Posted: 25 February 2008 at 3:31am | IP Logged
24th feb articles........
Dhoni focuses on the positives
Nagraj Gollapudi at the SCG
February 24, 2008
Gautam Gambhir is currently the leading run-scorer in the CB series Getty Images
Instead of being disappointed over the narrow loss to Australia, Mahendra Singh Dhoni chose to focus on the positives; he praised his bowlers for recovering from the initial assault and lauded Gautam Gambhir and Robin Uthappa for being undaunted by the big total following an early collapse.
"It was quite difficult to recover from the kind of the start," Dhoni said, after India fought back from a dismal 50 for 4 to come within 18 runs of the 317 Australia had amassed. "It was getting closer and closer with the way Gautam and Robin batted. We were fortunate enough to make it a close match."
Ricky Ponting, the Australian captain, also felt his bowlers, who have consistently pulled the team out of holes the batsmen had been creating during the series, relaxed after another bright start. "We started our bowling very well and Brett [Lee] once again showed the knack at getting breakthroughs," he said. "The game got closer than we'd have liked to. It's the first time our bowlers have been under a bit of pressure and we've got some work to do to make sure we get our stuff right."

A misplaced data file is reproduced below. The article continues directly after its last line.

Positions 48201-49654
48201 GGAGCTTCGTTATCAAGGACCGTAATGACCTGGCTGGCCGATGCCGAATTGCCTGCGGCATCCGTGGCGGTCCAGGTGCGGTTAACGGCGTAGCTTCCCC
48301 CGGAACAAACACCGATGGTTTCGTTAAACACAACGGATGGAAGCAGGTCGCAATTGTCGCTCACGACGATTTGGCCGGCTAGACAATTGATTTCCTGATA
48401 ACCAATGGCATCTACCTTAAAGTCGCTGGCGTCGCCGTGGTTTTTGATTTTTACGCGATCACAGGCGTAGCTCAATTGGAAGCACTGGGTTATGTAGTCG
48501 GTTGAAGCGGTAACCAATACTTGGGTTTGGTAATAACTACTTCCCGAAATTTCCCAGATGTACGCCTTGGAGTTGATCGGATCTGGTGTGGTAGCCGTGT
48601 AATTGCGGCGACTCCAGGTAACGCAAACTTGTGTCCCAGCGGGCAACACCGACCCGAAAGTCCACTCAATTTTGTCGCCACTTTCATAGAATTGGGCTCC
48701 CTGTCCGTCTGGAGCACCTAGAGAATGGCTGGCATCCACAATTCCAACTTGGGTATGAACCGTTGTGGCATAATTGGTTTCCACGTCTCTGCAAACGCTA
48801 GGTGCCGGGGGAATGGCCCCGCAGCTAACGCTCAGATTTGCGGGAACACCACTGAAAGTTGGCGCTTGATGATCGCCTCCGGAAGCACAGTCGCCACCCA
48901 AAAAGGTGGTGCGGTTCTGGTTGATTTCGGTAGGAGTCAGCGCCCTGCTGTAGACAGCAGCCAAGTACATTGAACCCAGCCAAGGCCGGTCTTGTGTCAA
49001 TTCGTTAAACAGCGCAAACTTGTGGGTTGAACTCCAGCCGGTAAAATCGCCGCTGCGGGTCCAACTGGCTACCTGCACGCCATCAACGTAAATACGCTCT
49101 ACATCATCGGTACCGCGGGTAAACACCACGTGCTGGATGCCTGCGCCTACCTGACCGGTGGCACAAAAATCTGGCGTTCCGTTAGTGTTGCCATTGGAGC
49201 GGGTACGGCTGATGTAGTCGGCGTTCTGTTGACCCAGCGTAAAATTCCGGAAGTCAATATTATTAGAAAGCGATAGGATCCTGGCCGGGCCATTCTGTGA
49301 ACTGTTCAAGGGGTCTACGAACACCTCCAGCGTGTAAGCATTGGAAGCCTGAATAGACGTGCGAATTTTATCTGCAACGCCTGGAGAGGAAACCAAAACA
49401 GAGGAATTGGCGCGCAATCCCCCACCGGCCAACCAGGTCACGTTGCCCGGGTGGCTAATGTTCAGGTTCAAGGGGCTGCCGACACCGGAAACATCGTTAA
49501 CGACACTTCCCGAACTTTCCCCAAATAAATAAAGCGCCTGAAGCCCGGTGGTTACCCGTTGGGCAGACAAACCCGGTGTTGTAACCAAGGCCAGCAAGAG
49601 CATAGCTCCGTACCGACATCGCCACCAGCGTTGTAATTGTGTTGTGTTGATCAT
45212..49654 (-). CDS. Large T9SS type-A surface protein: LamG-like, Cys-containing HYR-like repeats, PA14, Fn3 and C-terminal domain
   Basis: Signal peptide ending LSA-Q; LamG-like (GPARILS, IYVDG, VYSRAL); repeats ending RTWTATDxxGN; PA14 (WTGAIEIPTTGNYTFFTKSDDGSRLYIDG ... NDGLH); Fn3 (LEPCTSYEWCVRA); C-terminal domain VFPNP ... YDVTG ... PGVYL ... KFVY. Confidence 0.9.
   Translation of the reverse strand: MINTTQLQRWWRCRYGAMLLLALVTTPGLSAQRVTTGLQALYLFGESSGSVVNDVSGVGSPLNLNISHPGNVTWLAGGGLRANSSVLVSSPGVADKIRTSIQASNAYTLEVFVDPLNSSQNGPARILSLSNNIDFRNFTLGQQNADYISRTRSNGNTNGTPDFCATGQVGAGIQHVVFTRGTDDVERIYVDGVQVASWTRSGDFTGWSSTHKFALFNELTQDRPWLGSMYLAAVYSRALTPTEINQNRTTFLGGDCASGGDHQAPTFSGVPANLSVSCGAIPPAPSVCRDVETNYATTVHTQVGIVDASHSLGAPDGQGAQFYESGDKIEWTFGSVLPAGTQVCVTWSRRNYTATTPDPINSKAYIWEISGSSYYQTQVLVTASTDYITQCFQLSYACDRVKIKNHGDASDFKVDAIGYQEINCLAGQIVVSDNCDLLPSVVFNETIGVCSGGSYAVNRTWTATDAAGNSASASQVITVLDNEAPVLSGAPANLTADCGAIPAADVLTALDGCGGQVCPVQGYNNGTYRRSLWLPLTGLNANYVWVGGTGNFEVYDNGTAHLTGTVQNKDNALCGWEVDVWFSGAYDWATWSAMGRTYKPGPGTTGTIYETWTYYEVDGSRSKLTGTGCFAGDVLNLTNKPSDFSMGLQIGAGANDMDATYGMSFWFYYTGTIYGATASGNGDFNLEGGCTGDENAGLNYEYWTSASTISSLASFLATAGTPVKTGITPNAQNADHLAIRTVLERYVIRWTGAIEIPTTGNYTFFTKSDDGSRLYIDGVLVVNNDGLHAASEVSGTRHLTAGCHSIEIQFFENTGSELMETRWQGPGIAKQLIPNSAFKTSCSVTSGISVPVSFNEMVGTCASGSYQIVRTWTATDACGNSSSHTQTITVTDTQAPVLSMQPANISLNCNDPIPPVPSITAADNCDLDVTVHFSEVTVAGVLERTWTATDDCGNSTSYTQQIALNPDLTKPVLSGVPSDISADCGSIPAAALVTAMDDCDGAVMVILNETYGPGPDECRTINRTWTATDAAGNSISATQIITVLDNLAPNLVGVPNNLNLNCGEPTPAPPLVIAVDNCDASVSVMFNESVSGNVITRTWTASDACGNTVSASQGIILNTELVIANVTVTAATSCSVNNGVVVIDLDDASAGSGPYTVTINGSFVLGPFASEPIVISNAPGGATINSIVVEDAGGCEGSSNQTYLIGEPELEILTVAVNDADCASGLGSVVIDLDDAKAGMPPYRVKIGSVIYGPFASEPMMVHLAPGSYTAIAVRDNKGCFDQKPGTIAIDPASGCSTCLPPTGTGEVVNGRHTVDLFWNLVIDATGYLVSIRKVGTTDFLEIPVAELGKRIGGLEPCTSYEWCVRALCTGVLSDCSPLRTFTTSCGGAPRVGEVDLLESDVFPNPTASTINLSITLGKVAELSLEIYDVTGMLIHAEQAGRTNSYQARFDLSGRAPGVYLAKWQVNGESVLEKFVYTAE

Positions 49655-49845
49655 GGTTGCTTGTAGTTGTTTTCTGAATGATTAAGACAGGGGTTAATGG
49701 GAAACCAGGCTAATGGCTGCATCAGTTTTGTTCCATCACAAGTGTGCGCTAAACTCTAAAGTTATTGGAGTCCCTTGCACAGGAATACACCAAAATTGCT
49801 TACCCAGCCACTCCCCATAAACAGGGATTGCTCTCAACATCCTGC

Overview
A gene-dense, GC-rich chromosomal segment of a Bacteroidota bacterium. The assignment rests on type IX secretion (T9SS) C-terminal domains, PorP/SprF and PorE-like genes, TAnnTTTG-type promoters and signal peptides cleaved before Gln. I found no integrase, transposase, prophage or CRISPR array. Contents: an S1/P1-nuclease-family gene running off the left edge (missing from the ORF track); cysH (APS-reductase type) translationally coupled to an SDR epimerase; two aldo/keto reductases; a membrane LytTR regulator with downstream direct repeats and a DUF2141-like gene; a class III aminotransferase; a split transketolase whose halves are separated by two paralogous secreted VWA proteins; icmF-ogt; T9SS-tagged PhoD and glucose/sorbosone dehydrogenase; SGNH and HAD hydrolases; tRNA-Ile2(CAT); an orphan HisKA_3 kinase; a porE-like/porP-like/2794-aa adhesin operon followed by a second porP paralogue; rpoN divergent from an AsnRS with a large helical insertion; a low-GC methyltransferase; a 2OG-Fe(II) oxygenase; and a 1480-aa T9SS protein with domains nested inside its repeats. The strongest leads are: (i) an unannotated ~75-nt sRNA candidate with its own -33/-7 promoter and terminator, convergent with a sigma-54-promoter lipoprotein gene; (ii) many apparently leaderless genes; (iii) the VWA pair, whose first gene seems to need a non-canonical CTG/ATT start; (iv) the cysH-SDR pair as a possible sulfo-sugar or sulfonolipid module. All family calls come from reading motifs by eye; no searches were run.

Ponting was also unstinting in his praise for the architects of India's turnaround. "Gambhir and Uthappa played well," he said. "Gambhir worked the ball around well, especially to third man, hit some good clean shots, ran well. His innings was terrific."
Despite a disastrous start to their chase, India recovered with Gambhir and Dhoni steadying the innings with a 98-run stand. Once Dhoni fell to the accurate Lee, Uthappa - who made a brisk 51 - stitched together a valuable partnership that kept Indian hopes alive. "There was a time when we weren't thinking about getting 300 runs," Dhoni said. "We were just thinking of partnerships."
Dhoni also said that playing the extra batsman, instead of persisting with the five-bowler theory, had paid dividends as the part-time bowlers, Yuvraj Singh and Virender Sehwag, were the most economical. "The way our part-timers took the responsibility and bowled well, I was quite happy."
The Australian batsmen went on the rampage right from the start, with 100 runs coming off the first 12 overs. Powered by Ponting's century, they became the first team in the tournament to go past the 300-mark. Dhoni, though, wasn't concerned over the big total posted and was satisfied with the bowlers' performance. "We did quite well to restrict them to 317 when at one stage it seemed it was going to 340 or even 350."
One worry for India throughout the series has been the inconsistency of some of the top-order batsmen. Though Dhoni wanted the big guns to contribute more, he defended their performances. "Both our openers have been getting out to good balls. It's not as if they are playing rash shots or being irresponsible," he said. "At the international level you have to accept that. The only thing you can do is give your 100% and they are doing that."